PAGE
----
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JOHN F. LAWRENCE

Uncle Sam Has Lost His Clout Over Economy

March 01, 1987|JOHN F. LAWRENCE

A couple of events in the past 10 days provide dramatic evidence of something many of us have a problem grasping: the United States has a lot less control over its internal economic affairs than we had come to expect.

We grew up thinking that the government, if it only got its act together, could shape trends with some confidence. Lower taxes and deficit spending would stimulate things if needed. The Federal Reserve Board, with any resolve, could keep some control over interest rates and thus the economy.

Those powers are still there, but for the moment at least, they are badly neutralized.

The first of the two events in question was the statement to Congress by Fed Chairman Paul A. Volcker that the Fed has abandoned growth targets for M1, the basic measure of the money supply. He called M1, which measures the amount of cash and balances in checking accounts, no longer a reliable guide to what is going on in the economy. He may be right, but he is masking how little the Fed can really do currently to get control of the money supply.

The second event was last weekend's six-nation agreement to stabilize the dollar and take steps to reduce the U.S. trade deficit. The words were strong, but like past multination currency agreements, the plan lacks a reliable method of implementation. In short, the six nations probably are right where the Fed is--reduced to watching more than acting.

Most of this helplessness can be blamed on past mistakes. But a more useful exercise is to examine how the current state of the world economy limits what governments can do. Then, perhaps, we will lower our expectations about government and realize how much patience is going to be required for all the problems to be sorted out.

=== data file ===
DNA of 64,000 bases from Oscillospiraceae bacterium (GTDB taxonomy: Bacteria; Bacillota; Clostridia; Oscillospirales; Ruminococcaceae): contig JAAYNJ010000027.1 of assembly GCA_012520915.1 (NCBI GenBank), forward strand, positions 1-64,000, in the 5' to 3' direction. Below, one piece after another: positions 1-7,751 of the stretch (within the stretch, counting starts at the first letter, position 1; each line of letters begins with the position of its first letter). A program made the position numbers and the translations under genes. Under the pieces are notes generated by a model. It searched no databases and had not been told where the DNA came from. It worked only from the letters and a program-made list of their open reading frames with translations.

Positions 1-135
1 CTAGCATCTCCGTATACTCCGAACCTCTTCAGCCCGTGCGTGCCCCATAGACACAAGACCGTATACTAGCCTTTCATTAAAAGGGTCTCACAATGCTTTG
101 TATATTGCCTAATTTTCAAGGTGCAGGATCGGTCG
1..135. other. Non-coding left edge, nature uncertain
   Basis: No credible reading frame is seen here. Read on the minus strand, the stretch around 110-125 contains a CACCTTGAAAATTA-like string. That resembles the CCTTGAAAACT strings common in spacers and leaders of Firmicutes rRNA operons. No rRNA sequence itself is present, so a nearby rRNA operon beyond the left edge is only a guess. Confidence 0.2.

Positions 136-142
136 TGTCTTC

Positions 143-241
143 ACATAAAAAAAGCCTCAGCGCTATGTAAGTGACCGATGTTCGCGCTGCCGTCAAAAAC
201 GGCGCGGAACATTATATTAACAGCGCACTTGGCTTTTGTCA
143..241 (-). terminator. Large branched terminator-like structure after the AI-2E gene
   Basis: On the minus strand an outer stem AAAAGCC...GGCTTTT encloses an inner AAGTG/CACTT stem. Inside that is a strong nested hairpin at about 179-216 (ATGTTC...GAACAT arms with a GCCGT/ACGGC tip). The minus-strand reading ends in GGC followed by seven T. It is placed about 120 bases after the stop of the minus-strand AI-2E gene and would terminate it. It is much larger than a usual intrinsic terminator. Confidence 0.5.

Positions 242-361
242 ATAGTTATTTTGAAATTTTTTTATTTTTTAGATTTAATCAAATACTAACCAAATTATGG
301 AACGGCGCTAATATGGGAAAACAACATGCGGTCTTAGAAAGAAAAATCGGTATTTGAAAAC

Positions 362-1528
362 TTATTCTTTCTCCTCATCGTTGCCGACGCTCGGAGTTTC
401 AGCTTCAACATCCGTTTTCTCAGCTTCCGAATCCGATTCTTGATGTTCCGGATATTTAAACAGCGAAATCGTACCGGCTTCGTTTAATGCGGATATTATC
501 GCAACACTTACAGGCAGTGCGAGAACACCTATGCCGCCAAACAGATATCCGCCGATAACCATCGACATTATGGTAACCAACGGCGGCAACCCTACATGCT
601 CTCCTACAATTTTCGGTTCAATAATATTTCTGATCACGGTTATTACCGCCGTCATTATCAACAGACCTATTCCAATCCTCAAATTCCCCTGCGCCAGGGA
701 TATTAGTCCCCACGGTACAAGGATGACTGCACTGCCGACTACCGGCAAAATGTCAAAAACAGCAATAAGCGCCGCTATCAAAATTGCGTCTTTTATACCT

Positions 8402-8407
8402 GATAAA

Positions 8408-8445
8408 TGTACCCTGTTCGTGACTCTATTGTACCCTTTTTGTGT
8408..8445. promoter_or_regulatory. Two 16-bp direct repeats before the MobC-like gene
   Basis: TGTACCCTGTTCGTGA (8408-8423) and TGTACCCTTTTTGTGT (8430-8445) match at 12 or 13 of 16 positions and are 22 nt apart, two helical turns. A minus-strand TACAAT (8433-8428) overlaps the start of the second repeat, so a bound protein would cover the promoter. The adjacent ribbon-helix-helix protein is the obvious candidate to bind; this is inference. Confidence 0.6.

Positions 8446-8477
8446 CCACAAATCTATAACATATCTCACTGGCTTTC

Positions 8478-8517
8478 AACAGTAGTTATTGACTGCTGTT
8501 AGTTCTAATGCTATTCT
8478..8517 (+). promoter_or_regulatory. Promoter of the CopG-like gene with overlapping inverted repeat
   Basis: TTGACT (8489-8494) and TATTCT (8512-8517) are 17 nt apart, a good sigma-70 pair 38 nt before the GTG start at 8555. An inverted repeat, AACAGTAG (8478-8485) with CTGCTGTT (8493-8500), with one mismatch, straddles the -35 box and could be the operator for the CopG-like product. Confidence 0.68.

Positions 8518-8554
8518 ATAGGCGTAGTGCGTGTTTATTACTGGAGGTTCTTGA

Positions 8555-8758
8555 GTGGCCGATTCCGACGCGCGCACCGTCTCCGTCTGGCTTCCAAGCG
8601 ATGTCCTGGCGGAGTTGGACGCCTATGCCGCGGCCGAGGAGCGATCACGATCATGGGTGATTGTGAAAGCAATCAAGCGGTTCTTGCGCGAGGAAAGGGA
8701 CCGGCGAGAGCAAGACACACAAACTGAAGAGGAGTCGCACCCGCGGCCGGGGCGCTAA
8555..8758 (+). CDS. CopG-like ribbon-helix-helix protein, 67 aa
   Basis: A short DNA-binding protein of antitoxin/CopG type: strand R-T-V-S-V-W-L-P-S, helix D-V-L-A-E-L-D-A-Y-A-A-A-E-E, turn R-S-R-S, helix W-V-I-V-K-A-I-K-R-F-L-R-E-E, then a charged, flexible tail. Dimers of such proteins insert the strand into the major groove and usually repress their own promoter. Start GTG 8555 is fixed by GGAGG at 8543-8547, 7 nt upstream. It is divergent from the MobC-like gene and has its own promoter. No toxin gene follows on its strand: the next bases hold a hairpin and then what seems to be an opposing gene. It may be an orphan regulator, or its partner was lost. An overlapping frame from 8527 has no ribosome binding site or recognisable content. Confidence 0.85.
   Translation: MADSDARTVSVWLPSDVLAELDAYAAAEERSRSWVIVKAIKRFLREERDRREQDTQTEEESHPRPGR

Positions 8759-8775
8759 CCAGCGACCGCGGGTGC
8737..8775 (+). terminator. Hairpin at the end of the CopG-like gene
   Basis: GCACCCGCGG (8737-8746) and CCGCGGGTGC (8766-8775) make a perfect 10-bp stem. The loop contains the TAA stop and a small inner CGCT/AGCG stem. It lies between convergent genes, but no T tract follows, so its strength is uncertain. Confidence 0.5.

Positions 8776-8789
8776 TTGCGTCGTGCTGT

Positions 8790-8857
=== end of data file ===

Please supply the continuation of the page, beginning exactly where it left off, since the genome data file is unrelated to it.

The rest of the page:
The first thing that should be recognized is that sluggish economies are often sluggish for good reason. After years of pell-mell growth through most of the world, much of it paid for through public and private debt, a day of reckoning has arrived. Debt simply can't grow like that forever.

Purchase Satisfied

In much of the Western world, a lot of the demand for the goods that the debt was used to purchase has been satisfied. The market is more a replacement market than a growth market. In the less developed nations, borrowing made possible a lot of economic growth and that in turn powered the developed world as well. It meant healthy demand for Western goods. It helped the banks build loan volume. Now it is clear that this sort of artificially stimulated growth doesn't produce enough in revenue and profit to pay the debt back.

A second factor is that inflation has become so moderate that it no longer propels consumption like it did. There is no fear of rising prices to stimulate demand. With demand so cool, there is less sensitivity to changes in interest rates, the Fed's main handle on the economy. The Fed played its interest rate card so powerfully a few years ago that it managed to push the economy into a nose dive and break an inflationary spiral.

What can the Fed do now? If it wants a stronger dollar, it can try to push interest rates up, but with loan demand in this country already soft, there is no guarantee that it can succeed. The move would only weaken the U. S. economy, affecting economic growth elsewhere in the world.

That is the problem facing the six nations. They agreed to attempt to keep the value of the dollar from slumping any more. Yet the main tool is for five of the nations to stimulate economic543650415from the United States. They can attempt to do that through tax cuts or through deficit spending. Yet it will be like pushing on one end of a string because the spending spree has run its course there just as it has in the United States.

What we are learning from all of this is that governments have a limited number of cards to play. And with the economies of individual nations so interwined with those of others, playing those cards becomes increasingly difficult.

So for the time being, the role of government is mostly reactive: stepping in to save a bank or a pension fund, or to buy time when Brazil can't or won't pay its debt. The economy is very much on its own.

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